Dani Cole is a Lenapehoking-based, known today as New York City, Japanese-American movement artist, educator, writer, activist, and arts administrator. She founded the collective Mobilized Voices/MO B I V in 2018 and currently works as a collaborator with jill sigman/thinkdance and ECHOensemble. 


Dani’s work centers body politics and the interdisciplinary. With the body as a three dimensional sphere — movement, text, sonic vibration weave together into reflections on what was, what is now, and what imagined spaces exist (and are real) in process. Navigating 15 years of dance training based on white-supremacist ableist thought — that the classical ballet body or hypermobile is the “Dance” body — Dani is in the process of dismantling her role in perpetuating self and systematic harm to her body and collaborator’s bodies. Access is her process, the language she is moving in and towards; her chronically-ill ever-changing vessel is her listening, her knowledge, her trust.


In the past, Dani’s solo and group works have been shared through the 92Y, TADA! Theater, Mana Contemporary, Actor’s Fund Arts Center, Bridge for Dance, Access Theatre, and the Emelin Theatre. Her dance piece, don’t go back. where? received the Alpha Chi award for “most outstanding researched work" while she was a student at Marymount Manhattan College and she was part of the 92Y's Dance Up! next generation of young choreographers. Dani was a 2020 commissioned choreographer and guest teacher at The Steffi Nossen School of Dance. In 2019, she was a Choreographic Resident at Mana Contemporary and in 2018, Dani completed a choreographic residency at the San Francisco Conservatory of Dance. 


Recently, Dani has shifted away from choreographic orientations to focus on facilitation, shared spaces with co-determination, and a focus on access in process — for her collaborators in M O B I V and the public. She is teaching — embodied writing workshops, yoga for disabled and non-disabled bodies.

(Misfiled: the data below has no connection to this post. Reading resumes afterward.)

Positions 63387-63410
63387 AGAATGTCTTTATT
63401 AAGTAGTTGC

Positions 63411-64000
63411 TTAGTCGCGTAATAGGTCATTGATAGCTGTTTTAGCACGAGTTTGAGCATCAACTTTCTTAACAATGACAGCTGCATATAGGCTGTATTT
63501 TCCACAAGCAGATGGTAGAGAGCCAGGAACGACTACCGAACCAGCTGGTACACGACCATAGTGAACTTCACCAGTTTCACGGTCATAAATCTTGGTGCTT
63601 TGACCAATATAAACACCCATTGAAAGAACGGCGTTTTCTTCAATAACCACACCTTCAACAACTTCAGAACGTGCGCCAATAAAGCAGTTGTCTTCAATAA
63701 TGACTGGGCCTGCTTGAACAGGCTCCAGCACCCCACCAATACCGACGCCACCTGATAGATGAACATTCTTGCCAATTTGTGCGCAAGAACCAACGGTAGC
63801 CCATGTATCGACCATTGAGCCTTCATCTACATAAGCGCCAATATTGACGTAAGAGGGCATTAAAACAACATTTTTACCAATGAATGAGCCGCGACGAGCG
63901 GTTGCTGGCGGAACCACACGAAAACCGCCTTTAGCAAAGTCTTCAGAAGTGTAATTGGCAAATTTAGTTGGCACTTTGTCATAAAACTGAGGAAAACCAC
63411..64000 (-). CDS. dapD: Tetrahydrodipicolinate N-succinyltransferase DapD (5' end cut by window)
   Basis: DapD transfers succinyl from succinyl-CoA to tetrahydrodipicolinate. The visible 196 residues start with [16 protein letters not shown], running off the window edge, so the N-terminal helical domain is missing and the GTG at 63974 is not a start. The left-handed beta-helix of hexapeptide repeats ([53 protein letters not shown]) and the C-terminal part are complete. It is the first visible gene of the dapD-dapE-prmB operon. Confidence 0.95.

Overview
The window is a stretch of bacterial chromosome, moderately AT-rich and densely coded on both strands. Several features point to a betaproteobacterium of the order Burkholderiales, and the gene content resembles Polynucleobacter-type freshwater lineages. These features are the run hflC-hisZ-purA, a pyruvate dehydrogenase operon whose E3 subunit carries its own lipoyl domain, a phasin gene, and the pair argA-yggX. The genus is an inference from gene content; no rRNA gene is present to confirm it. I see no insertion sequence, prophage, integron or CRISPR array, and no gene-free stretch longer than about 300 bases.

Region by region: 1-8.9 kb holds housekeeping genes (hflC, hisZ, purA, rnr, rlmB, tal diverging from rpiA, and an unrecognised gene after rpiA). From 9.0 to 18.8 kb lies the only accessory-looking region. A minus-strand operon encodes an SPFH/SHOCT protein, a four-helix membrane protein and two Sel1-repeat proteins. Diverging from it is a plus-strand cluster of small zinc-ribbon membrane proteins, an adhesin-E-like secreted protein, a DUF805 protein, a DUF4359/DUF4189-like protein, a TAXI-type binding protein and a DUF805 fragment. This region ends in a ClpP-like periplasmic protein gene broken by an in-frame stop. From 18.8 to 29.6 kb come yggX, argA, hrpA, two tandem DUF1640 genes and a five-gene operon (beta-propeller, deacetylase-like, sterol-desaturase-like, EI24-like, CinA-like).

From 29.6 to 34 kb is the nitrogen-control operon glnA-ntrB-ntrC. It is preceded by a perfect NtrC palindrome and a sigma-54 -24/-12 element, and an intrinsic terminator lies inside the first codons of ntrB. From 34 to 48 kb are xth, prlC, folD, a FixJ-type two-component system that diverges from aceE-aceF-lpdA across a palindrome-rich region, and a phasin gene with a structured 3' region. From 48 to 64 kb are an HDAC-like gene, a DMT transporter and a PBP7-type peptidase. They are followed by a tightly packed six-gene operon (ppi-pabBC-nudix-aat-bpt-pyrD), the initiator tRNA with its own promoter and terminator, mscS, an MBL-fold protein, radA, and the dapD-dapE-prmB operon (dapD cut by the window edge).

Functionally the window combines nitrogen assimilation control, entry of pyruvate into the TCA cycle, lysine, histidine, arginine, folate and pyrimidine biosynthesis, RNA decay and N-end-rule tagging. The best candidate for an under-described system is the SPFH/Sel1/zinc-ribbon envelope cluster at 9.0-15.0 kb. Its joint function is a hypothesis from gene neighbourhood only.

Dani has traveled to South Africa to meet with fellow student activists in advocacy for the decolonization of education and has been an ambassador for the Foundation for Holocaust Education Projects since 2009.

Photo by Ezra Goh


Throughout my choreographic experiences, I have sourced interest from a variety of sources, including physicality, critical discourse, activist work, and other mediums of art. Recently, I am distinctively curious about embodiment’s ongoing relationships with the world’s structures and systems. I ask how these how these systems can be changed—shifted, softened, stretched, and imploded—by moving bodies and co-authored dialogues.


The work begins in tight spaces of structure and of questions that are rigorous. Early in process, I am not interested in predetermined phrasing or architecture of each choreographic creation. Rather, I engage myself and collaborators in an improvisationally driven navigations of each tight space. With my voice as a guide, we fill a structure until it overflows (or, we suck the air out until it becomes a vacuum of free-floating potential). 


My processes unfold with emphasis on multi-faceted reflection. In research, creation, and performance, bodies move, speak, and write. Spoken text becomes a vital component to works. Through movement and speech, body narratives in relation to our questions are re-written, abstracted, and deeply honed. In an attentiveness to spontaneous-making and reflective practice, linearity is confused and coherence is fostered in a collaborative community without pre-determined trajectories. 


Improvisational and choreographic practices are intertwined. Preparation lives in each body’s existence—the energy of research, what were tight spaces, and the boundaries of time drives me to development content within the specific (dis)orientation of the present space and community. Although I share focused leadership, I am more deeply influenced by the questioning and interaction of the dancer-collaborators with the content, as well as their inquiries connected to directives. Creation and change-making lives in our listening and active dialogue as we inform, involve, and transcend..

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